This is the danger one runs when inserting one's self into the story as King chose to do here. And I'm not sure if he ran fast enough to stay ahead of it.

This is not, however, to say that this end to The Dark Tower saga is a failure - far from it. Read on, Macduff.

(As I did in pt. 1, I'll skip the plot summary and just jump right in.)

ULTIMATE SPOILER

Let's get this out of the way:

Each book of the DT series has a sub-title, one that starts with "R" and encapsulates a certain spirit of the story-in-question. Wizard and Glass is sub-titled REGARD, Wolves of the Calla is subtitled RESISTANCE and so on. 

Look at the sub-title of volume 1, The Gunslinger, again. I'll wait. 

Now, look again at the sub-title of this last chapter (as captioned, above).

Oy Vey, O Discordia! 

The story ends by returning to the very first line of the series (i.e. The man in black fled across the desert, and the gunslinger followed) albeit with one crucial altered detail: instead of having left the Horn of Gilead on the battlefield at Jericho Hill, with his deceased friends, Roland picked it up and now has it with him as he re-joins his endless quest for the Tower. Says Sai King: "With us wretched humans, I think the wheel of Ka has to turn many times, with only small changes accreting, before changes for the better finally occur."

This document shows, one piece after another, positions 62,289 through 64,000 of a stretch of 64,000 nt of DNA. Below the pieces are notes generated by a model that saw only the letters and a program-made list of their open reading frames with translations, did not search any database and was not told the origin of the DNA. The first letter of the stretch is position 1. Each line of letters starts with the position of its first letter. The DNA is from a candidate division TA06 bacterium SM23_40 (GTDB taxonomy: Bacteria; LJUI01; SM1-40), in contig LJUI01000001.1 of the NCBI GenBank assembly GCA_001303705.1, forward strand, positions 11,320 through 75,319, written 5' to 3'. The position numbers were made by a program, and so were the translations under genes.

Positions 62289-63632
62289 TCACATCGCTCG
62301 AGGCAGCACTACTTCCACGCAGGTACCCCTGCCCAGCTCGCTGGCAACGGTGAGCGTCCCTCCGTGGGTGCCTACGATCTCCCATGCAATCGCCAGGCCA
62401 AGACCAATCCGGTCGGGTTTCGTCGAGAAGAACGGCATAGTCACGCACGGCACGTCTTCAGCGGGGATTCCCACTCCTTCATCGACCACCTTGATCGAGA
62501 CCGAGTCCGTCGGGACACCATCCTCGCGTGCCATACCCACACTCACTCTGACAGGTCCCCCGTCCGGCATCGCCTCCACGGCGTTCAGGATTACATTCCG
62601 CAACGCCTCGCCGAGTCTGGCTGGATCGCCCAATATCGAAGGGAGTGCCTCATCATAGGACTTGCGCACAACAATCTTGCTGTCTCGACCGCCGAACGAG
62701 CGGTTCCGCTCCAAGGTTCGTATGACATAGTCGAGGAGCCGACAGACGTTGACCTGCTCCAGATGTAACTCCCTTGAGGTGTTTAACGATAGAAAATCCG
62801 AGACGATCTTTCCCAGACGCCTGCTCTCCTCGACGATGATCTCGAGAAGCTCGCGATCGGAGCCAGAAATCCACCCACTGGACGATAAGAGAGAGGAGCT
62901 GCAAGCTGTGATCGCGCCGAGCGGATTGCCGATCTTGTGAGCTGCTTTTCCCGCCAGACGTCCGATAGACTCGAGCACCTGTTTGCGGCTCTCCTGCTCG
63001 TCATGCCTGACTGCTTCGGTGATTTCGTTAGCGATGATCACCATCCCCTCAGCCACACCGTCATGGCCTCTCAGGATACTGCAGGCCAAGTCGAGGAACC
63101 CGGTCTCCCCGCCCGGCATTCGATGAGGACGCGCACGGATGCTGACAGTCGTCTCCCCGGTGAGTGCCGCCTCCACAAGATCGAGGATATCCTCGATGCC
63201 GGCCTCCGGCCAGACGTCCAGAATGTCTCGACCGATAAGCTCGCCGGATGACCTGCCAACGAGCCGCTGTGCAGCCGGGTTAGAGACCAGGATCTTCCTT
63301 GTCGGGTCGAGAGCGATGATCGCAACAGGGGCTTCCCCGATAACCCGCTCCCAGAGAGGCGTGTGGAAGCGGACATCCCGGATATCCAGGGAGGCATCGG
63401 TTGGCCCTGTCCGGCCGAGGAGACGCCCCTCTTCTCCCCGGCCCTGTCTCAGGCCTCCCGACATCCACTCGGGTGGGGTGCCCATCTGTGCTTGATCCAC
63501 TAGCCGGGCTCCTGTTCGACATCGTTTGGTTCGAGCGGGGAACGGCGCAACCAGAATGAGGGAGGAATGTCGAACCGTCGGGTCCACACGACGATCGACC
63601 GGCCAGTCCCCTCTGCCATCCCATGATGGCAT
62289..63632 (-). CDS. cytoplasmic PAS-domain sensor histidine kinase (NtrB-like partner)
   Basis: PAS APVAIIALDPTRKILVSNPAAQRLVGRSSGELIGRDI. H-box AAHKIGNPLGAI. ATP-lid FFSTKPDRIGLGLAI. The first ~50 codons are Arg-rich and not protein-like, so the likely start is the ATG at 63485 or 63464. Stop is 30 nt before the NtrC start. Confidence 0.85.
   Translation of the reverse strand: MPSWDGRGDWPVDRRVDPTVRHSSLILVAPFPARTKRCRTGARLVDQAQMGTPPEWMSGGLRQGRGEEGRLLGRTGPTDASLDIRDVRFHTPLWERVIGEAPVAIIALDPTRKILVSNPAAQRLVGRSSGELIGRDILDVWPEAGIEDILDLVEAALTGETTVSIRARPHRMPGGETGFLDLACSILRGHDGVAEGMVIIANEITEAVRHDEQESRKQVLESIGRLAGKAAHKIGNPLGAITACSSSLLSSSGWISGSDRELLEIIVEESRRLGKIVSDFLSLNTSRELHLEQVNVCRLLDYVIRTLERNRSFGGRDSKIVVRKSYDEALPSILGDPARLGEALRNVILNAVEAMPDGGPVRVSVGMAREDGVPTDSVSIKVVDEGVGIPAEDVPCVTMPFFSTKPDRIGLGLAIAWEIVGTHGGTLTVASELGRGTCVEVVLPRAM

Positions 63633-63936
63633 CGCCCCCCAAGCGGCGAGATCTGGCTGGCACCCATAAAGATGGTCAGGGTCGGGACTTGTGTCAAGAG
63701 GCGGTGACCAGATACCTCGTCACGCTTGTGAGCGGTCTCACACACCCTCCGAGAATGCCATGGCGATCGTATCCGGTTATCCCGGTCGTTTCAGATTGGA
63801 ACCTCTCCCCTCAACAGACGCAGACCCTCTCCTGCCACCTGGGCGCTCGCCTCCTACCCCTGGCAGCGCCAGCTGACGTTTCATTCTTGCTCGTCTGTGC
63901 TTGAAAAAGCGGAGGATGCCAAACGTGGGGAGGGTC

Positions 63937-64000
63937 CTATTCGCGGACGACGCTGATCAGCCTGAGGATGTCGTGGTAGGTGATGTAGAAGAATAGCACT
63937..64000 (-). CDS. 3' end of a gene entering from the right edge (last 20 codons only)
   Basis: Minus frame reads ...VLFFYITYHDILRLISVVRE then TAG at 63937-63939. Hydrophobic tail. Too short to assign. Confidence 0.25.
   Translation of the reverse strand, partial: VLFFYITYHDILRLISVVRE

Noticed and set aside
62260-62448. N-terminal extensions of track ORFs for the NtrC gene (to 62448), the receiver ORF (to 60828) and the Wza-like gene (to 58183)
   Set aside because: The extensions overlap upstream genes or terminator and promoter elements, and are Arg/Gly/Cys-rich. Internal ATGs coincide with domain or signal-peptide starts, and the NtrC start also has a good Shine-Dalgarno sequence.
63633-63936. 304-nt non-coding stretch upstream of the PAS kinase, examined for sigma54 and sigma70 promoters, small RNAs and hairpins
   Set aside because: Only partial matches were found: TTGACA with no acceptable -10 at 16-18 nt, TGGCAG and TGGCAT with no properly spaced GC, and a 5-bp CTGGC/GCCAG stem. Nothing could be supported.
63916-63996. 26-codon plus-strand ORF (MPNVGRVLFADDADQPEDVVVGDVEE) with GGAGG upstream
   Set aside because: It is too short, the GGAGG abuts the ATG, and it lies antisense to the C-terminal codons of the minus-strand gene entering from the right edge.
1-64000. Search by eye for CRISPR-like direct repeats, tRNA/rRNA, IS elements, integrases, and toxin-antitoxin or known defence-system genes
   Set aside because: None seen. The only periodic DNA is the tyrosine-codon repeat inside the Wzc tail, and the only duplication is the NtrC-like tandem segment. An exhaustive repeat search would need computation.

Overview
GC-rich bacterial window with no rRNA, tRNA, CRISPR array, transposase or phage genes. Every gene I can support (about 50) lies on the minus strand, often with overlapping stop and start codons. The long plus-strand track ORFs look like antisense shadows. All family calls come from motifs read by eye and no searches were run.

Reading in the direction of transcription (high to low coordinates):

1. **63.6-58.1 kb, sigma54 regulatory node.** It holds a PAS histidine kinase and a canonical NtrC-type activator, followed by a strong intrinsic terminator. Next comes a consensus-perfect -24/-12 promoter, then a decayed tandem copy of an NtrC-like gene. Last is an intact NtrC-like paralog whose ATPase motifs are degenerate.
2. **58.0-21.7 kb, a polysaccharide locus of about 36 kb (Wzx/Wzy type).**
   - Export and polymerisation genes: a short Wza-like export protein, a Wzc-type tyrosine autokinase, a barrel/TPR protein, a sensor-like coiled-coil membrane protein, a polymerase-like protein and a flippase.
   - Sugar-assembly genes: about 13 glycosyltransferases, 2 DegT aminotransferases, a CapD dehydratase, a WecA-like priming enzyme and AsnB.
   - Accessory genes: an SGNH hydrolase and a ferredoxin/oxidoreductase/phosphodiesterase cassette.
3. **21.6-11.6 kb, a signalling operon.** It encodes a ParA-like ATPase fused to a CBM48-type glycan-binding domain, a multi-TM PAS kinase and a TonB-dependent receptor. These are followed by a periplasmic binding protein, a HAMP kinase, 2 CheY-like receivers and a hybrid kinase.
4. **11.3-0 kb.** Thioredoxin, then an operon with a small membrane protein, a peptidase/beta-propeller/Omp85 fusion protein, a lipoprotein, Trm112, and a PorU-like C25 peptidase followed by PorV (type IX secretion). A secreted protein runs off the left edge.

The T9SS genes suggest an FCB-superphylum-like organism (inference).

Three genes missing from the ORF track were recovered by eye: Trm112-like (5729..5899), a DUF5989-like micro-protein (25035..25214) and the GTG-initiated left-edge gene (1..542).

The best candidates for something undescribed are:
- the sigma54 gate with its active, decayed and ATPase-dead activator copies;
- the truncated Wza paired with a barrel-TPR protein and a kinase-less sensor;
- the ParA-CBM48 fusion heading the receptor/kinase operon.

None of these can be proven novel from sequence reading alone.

Very Hindu / Buddhist way of looking at things. (Incidentally, Gan, the Mid-World/All-World term for "God," is alleged (by King) to be the creative force in Hindu Mythology. It very well may be, but in true Hindu fashion - I freely admit my ignorance on this topic, but to my understanding, few things are straightforward (at least to Western minds like mine) in Hindu mythology - it's not an exact fit. I'll just assume that's intentional. If we could put it into words, it wouldn't be Gan, or something. All Things Serve The Beam.

But more on this in a bit (Sun-temple of Konark, 13th century)
More Human Than Human, Pt. 2

If the appearance of the-author-himself was limited to where it appears in Song of Susannah and only one or two of the places he appears in The Dark Tower, I'd be less inclined to say it doesn't work. But it intersects the plot in two ways that really eff things up for me. First, there is the death of Jake.